2. The eggs are taken to meet sperm ‘in vitro’ (in glass). Either just by putting them together and letting them get jiggy with it, or via ICSI where an embryologist picks a specific sperm and injects it into the egg. That is known as day zero. On day 1 you find out how many fertilised to create embryos, then wait for 3-5 days biting your nails and going insane. 
  3. The best embryo(s) is chosen and put back into the womb. This procedure is similar to a smear test. They gently push a catheter through the cervix, and place the embryo in the right place.

My problem is step 3. The cervix is easy to find normally, but since my surgery it seems the normal markers are gone, and for a while there was scar tissue that had actually blocked it. The small operations were to try to open it up further, to clear out scar tissue, and try a few options to hold it open so that scar tissue will form around the istmus (cervical canal) instead of closing it up. Until they doctors can get access to do step 3 they refused to start the IVf. Then in November they said they could get access, did step 1 and 2, but by step 3 said it had blocked up again! Frustrating…


Back to the story! Co-incidentally, at the same time I actually had a long awaited appointment for IVF on the NHS. I met then on 13 Dec, and came back on  20 Dec for another dummy embryo transfer, which is when the doctors try to get access to the womb as per step 3 above, but without the embryo. The doctor there was on a mission to prove he could do what the Lister clinic could not! The process took about two hours, and ended up with me taking a fair bit of gas and air as it got more and more painful. BUT – it worked! They suddenly found the access, and the doctor virtually high-fived the nurse!! An odd experience if I’m honest… They then tried to talk to me, but I was pretty out of it by that stage, but very pleased. I saw later on my notes that there is a little map with an x marking the spot!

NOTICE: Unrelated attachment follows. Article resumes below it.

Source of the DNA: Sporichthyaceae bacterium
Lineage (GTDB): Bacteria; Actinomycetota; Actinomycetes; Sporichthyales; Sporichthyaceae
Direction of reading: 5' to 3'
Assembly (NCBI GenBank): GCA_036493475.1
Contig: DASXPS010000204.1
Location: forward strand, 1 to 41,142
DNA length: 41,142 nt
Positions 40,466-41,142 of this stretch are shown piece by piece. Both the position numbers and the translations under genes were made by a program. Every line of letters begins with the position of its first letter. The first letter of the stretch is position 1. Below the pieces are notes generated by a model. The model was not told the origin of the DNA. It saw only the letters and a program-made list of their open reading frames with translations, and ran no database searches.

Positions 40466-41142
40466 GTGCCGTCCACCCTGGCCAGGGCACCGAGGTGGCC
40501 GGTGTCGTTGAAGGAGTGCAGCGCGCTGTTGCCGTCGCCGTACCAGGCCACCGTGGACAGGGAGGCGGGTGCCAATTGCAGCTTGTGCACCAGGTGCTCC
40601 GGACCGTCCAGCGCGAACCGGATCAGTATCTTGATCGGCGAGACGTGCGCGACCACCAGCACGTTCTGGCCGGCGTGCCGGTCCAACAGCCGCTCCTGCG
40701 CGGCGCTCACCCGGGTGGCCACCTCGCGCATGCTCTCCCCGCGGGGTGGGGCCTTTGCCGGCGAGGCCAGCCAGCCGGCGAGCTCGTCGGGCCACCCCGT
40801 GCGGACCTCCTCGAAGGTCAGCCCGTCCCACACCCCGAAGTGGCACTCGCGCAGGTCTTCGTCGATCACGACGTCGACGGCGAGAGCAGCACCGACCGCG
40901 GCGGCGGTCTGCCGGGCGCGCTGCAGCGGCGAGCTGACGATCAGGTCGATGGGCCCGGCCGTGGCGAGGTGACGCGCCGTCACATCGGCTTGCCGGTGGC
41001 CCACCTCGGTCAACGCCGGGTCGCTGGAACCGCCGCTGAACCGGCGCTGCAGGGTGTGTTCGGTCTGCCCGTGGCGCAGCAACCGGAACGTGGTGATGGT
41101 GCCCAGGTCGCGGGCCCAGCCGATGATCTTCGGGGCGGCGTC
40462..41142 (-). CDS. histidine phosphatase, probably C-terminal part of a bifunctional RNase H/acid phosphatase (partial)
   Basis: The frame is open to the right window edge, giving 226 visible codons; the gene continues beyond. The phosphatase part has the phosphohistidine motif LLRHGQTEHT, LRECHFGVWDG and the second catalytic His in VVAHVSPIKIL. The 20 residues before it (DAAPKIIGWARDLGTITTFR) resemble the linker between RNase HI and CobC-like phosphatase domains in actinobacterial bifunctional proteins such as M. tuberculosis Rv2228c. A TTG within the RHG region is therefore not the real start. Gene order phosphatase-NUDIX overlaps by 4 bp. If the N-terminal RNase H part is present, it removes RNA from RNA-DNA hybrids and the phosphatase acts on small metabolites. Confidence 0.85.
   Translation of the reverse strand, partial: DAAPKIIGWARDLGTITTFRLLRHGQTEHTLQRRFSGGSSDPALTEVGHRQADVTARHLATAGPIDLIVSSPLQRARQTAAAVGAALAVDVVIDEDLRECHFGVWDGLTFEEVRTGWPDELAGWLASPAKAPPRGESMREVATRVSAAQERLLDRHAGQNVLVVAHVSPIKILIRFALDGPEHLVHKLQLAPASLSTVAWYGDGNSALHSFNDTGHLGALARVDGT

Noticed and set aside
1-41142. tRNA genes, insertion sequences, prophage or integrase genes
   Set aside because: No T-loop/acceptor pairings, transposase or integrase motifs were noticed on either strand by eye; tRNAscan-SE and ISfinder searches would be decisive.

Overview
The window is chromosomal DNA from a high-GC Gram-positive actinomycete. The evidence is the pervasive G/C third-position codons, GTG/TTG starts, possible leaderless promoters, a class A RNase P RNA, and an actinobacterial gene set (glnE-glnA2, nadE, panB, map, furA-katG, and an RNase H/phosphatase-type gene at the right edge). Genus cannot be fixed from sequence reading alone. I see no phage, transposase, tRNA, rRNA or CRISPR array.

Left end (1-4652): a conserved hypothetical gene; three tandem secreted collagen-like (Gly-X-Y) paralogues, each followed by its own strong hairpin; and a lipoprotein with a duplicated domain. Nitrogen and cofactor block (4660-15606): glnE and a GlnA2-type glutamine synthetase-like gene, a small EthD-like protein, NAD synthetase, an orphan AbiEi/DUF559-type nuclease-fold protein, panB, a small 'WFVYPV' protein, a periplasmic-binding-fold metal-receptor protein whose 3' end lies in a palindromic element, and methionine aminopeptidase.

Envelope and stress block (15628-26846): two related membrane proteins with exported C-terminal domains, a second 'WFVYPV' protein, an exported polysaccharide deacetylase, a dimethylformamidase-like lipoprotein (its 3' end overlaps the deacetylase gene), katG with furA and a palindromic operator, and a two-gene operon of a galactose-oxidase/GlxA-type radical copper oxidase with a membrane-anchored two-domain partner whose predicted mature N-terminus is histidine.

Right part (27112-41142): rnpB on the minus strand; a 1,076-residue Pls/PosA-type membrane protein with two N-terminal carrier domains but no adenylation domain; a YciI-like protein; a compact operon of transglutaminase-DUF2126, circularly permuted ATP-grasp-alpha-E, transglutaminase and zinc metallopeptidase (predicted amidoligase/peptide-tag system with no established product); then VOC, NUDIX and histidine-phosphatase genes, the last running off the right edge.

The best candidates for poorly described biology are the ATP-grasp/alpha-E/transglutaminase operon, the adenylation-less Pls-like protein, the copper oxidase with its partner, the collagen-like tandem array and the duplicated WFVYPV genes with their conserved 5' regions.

XmarksthespotSo, after so many months with the Lister, we decided to give this new clinic a go. I liked the strong optimism and hope they managed to re-create, which had been beaten out of us for a while. Plus this was a fully funded cycle, meaning we decided to do one more fresh cycle. Starting on 1 January I did a short protocol, using a very high dose of Menopur, and Centrotide. I think it was 2 shots each day, and things went as normal. 2 weeks of stimulation, trigger shot and EC took place on the 15th of January. EC wasn’t under general anaesthetic which was a new experience. They sedated me, which makes you very hazy, but I do remember the process. Not too bad, although I was pretty nervous about it.